After participating in community-based committees organized to address racial disparities in maternal and infant health, Da’na M. Langford and Tenisha Gaines decided to act. These committees did not reflect Black women and children who were devastated by structural racial disparities. Black-led organizations who brought concrete action steps to these committees were constantly being challenged, while large White led-organizations were granted substantial dollars—and outcomes for Black mothers and babies worsened. On July 16, 2019, Ms. Langford and Ms. Gaines joined the efforts of these Black-led organizations and co-founded the Village of Healing, a 501c3 non-profit organization. The Village of Healing started with two community-based programs: Mother to Mother, developed in partnership with POEM (Perinatal Outreach Encouraging Moms) and the Black Professional Women’s Group.
In 2020, The Institute for Women’s Policy Research, released a report naming Cleveland the fifth worst city for Black women in the United States. Cleveland in fact, ranked last among metros with 100,000 or more women in overall outcomes and educational outcomes, and ranked second to last among metros for economic and health outcomes.
Socio-economic and educational status are not protective factors for Black women. According to a report from the Ohio Department of Health, in the three years between 2016-2019, Black women suffered significantly greater rates, double that of severe maternal morbidity compared to White women.. When age and race are compared among racial groups, Black women fare the worst; 263.3 cases per 100,000 compared to 133.3 among Hispanic women. Considering its sensitivity to general structural factors like socio-economic development and basic living conditions, infant mortality continues to be a disparaging indicator of the health status of Cleveland and Cuyahoga County. Black babies in Cleveland die before their first birthday at five times the rate of white babies. In Cuyahoga County, Black babies die at three times the rate of white babies. What we know on a very personal level comes from the lived experiences of Black women in Cuyahoga County. Many say they do not feel heard and often feel their concerns are ignored by healthcare providers.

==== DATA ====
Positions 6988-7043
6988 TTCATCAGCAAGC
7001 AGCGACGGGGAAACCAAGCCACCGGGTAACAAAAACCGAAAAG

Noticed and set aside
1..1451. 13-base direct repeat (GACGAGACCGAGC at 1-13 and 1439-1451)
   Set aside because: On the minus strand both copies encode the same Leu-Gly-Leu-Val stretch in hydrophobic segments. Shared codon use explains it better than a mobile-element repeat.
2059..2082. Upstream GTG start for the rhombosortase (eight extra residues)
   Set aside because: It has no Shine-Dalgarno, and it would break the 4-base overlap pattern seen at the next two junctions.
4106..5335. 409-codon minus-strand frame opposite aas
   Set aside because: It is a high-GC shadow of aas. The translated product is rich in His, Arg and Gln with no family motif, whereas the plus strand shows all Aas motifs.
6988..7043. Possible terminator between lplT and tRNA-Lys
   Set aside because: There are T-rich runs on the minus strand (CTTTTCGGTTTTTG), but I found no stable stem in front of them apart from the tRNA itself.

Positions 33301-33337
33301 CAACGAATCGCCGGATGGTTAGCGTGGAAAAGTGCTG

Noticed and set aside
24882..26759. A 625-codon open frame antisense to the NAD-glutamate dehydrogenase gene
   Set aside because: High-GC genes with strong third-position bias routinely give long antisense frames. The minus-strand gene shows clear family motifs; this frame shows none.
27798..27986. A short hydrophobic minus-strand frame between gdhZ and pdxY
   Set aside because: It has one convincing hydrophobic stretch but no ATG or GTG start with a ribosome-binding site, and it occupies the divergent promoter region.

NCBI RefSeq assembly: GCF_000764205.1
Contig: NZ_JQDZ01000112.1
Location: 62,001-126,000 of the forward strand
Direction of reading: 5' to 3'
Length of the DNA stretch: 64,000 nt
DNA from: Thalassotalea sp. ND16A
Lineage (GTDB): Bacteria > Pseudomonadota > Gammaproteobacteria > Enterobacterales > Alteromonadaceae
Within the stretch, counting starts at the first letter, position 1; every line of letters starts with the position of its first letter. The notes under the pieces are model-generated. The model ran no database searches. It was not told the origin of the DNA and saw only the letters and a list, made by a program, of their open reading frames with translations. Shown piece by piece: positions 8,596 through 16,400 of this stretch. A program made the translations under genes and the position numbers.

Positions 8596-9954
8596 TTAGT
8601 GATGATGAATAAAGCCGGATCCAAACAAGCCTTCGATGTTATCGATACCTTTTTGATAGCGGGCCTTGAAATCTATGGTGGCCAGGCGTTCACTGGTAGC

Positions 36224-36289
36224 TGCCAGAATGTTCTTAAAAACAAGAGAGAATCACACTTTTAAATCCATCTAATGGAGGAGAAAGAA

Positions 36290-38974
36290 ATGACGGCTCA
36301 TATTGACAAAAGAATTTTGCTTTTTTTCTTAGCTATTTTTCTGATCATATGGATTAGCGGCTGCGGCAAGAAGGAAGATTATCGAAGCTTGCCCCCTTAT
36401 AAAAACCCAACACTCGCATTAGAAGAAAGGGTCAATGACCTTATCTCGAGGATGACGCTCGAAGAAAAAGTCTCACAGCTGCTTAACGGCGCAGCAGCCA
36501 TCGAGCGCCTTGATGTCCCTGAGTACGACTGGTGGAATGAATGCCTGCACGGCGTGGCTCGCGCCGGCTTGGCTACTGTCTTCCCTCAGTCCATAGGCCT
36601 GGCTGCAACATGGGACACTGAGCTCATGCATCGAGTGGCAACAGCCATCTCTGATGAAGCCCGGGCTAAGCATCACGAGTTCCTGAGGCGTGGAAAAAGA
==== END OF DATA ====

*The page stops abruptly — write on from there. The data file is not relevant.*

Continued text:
Reading all the data and working in institutions as Black women, Da’na and Tenisha were unheard in their advocacy as employees, and as family members of patients in the system, and as Black women themselves seeking care in these systems. They continued to recognize a large problem that deserved a solution, not more talking about the problem. The deciding factor for co-founder Da’na M. Langford was a trip she took to Africa. While standing in the slave dungeons in Ghana, she recalls walking and feeling in her soul, the blood that was shed, the murders that had taken place, and the rapes that occurred of her ancestors. She recalls hearing them whisper, it was her responsibility to speak up and act, NOW.
Out of their passion and need to decrease racial disparities for Black women, co-founders Da’na M. Langford and Tenisha Gaines opened The Village of Healing Center doors on February 14, 2022 to provide Black women access to culturally-sensitive care from the time a woman steps into the clinic and throughout the duration of her visit. The center is the first and only clinic for Black women in Cuyahoga County and will serve as a venue for women in need of access to gynecological, antepartum, and post-partum care.